The optimism of the Acts diminishes in our second reading from the first letter of Peter. By the time Peter is writing we are made aware that the early church no longer enjoys the “favor of all the people.” Peter acknowledges that “although for a little while you may have to suffer through various trials, so that the genuineness of your faith, more precious than gold that is perishable even though tested by fire, may prove to be for praise, glory, and honor at the revelation of Jesus Christ.” Peter is the perfect segue for our gospel reading when he states “although you have not see him you love him; even though you do not see him now yet believe in him, you rejoice with an indescribable and glorious joy, as you attain the goal of your faith, the salvation of your souls.” Peter’s words will portend the words of Jesus in today’s gospel from John.
The gospel message is all the more important given that this is probably where the Gospel of John originally ended, since most scholars see chapter 21 as a later addition. Notice that this appearance of Jesus is on the same day as the resurrection, and the disciples were still frightened and hiding in a locked room. With no explanation, “Jesus came and stood in their midst and said to them, ‘Peace be with you’.” To frightened men and to us living in a troubled world, Jesus wishes us peace. He continuously desires to break through our fears, and He gives us the assurance that the wounds He bears were endured for us and for our salvation.
Sadly, the group was not quite complete and when Thomas arrives after Jesus’ manifestation, he is a bit too honest, saying “unless I see the mark of the nails in his hands and put my finger into the nail marks and put my hand into his side, I will not believe.” Thomas will forever, sadly, be labeled with the adjective “doubting,” on account of his honesty. He is no different than so many of us who at times seek some assurance that God is God. We want proofs or miracles, we want a vision of the peace that Jesus wishes for all people, and we want it now. When we are “suffering through the various trials” alluded to by Peter we want comfort and some serenity. And what’s so bad about doubting anyway? Thomas represents our humanity, which often cries out for a sign or proof that God has not abandoned us. In God’s time Jesus sought out Thomas, and after wishing him the peace He desires for all, He offered His wounds to Thomas’ touch, but that would not be necessary. Thomas could only profess “My Lord and my God.”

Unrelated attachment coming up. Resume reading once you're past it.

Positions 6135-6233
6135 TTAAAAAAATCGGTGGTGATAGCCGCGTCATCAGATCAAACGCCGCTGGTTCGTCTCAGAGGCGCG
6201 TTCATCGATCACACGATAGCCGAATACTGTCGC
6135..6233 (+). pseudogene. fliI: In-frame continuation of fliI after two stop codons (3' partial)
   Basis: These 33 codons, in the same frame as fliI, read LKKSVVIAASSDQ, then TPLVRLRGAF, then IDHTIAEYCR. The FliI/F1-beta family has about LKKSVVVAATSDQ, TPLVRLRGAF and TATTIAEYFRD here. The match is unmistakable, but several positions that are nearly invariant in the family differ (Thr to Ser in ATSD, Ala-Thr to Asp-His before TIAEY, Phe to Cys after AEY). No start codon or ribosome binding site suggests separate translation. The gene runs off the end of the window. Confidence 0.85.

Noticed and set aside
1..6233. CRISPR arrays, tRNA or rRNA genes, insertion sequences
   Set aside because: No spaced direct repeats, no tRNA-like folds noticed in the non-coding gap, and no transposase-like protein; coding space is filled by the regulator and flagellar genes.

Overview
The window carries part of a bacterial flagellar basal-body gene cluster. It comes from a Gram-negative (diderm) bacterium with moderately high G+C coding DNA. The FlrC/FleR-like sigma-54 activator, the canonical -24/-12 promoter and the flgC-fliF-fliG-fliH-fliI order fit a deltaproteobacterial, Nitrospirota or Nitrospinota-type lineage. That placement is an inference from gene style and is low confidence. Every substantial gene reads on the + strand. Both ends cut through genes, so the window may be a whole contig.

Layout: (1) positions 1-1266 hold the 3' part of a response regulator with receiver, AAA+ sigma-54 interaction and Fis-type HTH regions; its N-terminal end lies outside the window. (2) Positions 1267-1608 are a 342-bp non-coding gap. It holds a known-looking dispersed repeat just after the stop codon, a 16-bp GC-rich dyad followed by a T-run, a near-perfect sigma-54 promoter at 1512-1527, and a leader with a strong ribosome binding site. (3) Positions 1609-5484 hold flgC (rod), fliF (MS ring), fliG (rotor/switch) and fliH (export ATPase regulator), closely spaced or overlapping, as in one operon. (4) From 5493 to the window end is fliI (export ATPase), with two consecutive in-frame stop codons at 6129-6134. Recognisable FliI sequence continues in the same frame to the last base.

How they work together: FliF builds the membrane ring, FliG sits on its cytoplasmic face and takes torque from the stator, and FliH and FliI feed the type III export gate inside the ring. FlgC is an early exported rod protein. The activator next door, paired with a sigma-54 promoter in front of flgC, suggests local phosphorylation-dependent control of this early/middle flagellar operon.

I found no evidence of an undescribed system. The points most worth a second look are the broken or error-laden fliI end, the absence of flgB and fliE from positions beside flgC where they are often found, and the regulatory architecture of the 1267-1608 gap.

With no malice, Jesus says to Thomas words of great comfort for generations: “Have you come to believe because you have seen me? Blessed are those who have not seen and have believed.” We will never have the privilege of walking and talking with the physical Jesus. Jesus was talking about us, and the countless throngs of people who have come to believe in Him after His Ascension to the Father. The signs are less dramatic than open wounds, but they are signs nonetheless, signs that display the impact on our world of that teacher from Nazareth. It might be in the unexpected kindness of a neighbor, it might be seen in the devotion of doctors, and nurses, and medical personnel during this time of pandemic. When anyone is seen as reaching out to help the less fortunate, when civil servants perform their tasks in spite of fear, when kindness is brought to places where there is no kindness, when people bring the Easter peace that Jesus wishes for all of us, it is then that we can “give thanks to the Lord for He is good,” and “His love is everlasting!” The evidence of God’s love is all around us. We just have to make the effort to see it.